We also have a regular Good Life section: this features luxury travel, as well as pieces on fashion, cars – the things you might spend your money on.
Spear’s has been described as the “Bible of the banking fraternity”. How does you high net-worth audience influence the content you publish?
We’re always mindful of who we’re writing for. Of course, given the high net-worth nature of our readership, one always assumes a high level of knowledge about economics, politics and law in the reader. We’re very fortunate to write for some of the most intelligent people in the country.
We do run content in each magazine which would be of particular interest to the banking fraternity: I’d recommend Alec’s interview with Yanis Varoufakis in issue 60, for instance, and also our interviews the boss of Citibank Peter Charrington and the CEO of Charles Stanley in our latest issue.
However, if you’re not in the mood to think about politics, you can turn the page and head off to the Maldives with Elizabeth Hurley if you prefer!
Given the unusual clout of our readership we also do a lot of interesting pieces about philanthropy in our Giver and the Gift section. One finds that famous and wealthy people don’t just sit at home counting the pennies. Things will have happened to them which will have inspired them to put their money to some use: wealth confers great opportunity but also its stresses and obligations, and we’re mindful of that.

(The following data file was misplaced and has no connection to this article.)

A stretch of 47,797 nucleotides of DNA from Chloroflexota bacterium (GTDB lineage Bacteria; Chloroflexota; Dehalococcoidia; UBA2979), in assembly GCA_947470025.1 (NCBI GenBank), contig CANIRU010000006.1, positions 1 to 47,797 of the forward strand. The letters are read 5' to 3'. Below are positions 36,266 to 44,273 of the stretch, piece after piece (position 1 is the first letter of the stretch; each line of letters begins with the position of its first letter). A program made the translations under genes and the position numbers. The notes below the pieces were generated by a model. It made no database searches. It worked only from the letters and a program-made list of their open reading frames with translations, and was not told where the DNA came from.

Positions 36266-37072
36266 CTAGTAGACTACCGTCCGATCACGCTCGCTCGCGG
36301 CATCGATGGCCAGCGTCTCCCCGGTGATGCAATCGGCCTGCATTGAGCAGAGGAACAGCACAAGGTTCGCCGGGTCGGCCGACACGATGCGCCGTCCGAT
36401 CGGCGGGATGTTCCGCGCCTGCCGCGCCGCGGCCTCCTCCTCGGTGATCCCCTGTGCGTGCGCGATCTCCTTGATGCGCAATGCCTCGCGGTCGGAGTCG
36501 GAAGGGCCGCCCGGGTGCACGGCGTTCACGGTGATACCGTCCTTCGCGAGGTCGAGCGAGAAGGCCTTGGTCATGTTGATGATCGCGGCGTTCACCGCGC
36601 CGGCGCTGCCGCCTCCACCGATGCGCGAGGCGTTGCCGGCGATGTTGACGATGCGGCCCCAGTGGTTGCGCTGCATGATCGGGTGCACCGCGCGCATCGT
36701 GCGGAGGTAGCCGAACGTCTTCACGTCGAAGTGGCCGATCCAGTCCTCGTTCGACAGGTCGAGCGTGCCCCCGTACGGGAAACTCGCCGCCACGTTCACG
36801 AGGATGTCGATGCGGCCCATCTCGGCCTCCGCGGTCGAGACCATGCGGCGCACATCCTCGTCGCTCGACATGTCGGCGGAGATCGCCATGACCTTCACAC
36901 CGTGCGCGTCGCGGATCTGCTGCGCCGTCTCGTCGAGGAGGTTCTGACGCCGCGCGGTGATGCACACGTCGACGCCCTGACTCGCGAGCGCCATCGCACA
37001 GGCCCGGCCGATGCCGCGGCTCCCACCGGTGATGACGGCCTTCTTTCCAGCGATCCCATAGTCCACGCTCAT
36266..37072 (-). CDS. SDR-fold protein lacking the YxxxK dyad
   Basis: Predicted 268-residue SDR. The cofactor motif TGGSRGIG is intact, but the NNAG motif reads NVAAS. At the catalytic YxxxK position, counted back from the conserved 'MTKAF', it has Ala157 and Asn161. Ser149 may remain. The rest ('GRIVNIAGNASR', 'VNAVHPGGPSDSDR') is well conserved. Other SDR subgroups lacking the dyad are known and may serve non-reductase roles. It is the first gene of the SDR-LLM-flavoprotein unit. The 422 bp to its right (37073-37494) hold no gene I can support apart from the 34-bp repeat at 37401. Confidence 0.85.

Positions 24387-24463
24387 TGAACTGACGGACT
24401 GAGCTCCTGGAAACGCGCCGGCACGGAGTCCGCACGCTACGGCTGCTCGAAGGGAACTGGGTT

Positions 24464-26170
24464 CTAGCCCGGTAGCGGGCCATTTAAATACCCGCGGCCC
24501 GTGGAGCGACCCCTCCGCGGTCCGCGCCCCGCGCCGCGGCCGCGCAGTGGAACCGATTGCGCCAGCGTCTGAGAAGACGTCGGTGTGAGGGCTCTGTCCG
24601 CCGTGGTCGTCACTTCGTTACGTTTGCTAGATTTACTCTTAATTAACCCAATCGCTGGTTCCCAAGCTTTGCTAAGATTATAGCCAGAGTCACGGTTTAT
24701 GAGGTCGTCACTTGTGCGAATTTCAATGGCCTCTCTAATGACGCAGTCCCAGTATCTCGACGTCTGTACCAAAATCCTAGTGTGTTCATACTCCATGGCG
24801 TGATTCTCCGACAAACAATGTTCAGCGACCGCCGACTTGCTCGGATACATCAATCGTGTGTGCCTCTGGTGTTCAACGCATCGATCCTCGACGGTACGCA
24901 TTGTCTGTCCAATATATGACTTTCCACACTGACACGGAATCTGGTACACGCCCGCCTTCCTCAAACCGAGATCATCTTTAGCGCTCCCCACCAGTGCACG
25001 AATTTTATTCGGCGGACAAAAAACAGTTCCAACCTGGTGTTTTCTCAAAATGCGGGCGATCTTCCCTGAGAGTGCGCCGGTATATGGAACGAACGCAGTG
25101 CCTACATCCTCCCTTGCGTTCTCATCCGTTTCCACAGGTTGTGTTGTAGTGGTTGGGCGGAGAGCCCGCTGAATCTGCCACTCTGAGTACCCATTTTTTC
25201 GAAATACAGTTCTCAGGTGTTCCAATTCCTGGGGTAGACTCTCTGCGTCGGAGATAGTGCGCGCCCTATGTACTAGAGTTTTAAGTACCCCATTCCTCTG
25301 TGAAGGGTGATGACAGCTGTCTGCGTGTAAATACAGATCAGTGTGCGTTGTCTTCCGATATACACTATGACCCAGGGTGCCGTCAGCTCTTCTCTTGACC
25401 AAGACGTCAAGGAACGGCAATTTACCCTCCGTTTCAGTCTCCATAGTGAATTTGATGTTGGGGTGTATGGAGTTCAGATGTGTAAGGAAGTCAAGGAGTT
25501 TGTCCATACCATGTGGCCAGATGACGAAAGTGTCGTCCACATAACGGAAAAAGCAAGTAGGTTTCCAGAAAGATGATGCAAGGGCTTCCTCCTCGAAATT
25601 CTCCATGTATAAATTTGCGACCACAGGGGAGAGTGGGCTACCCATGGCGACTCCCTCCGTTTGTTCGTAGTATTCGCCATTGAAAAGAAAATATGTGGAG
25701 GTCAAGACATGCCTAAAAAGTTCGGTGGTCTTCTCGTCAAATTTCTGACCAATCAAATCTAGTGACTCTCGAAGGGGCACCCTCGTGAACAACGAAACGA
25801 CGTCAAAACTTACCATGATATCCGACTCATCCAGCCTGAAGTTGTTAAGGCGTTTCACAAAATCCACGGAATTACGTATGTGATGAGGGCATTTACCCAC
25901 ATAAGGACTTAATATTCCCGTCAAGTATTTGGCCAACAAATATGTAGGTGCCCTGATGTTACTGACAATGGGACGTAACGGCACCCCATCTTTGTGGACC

So we’ve interviewed the Phones4U billionaire John Caudwell about his family’s battle with Lyme, and we are about to do a piece with the Multiple Sclerosis Society. I think Spear’s is at its best when it isn’t so much a celebration of money as an analysis of what it might mean to have it.
How would you describe your relationship with PRs? What’s the best way for them to pitch to you and the magazine?
I enjoy meeting PRs. Alec and I are interested in strong hooks, and we’re learning to be a little wary of ‘fluffy’ travel journalism where the story is the spa. Having said that, there’s nothing wrong with straight luxury journalism, if it’s well-written. It’s a question of getting the mix right.
Finally, as well as your work for Spear’s, you are also an author. How are you able to combine both roles?
With some difficulty. I work on my books in an Eat across the road before work and during lunch, and whenever family life – about the only thing I can think of more hectic than journalism – will permit when at home.
It’s been a wonderful experience to work with Todd Swift at Eyewear – surely one of the most dynamic publishing houses out there today, and I’m delighted by his success in these last years.
I think it helps to be on both sides of the fence, as it were: when you’re chasing interviews it helps to know what it’s like to be published, the hopes and fears that come with that.
My last book on Roger Federer did very well, and I’ve just delivered the manuscript, with fingers tightly crossed, of a book which seeks to describe the last few years in British politics. After that, I’m due to publish a novel, and am tentatively planning a third book of poems beyond that.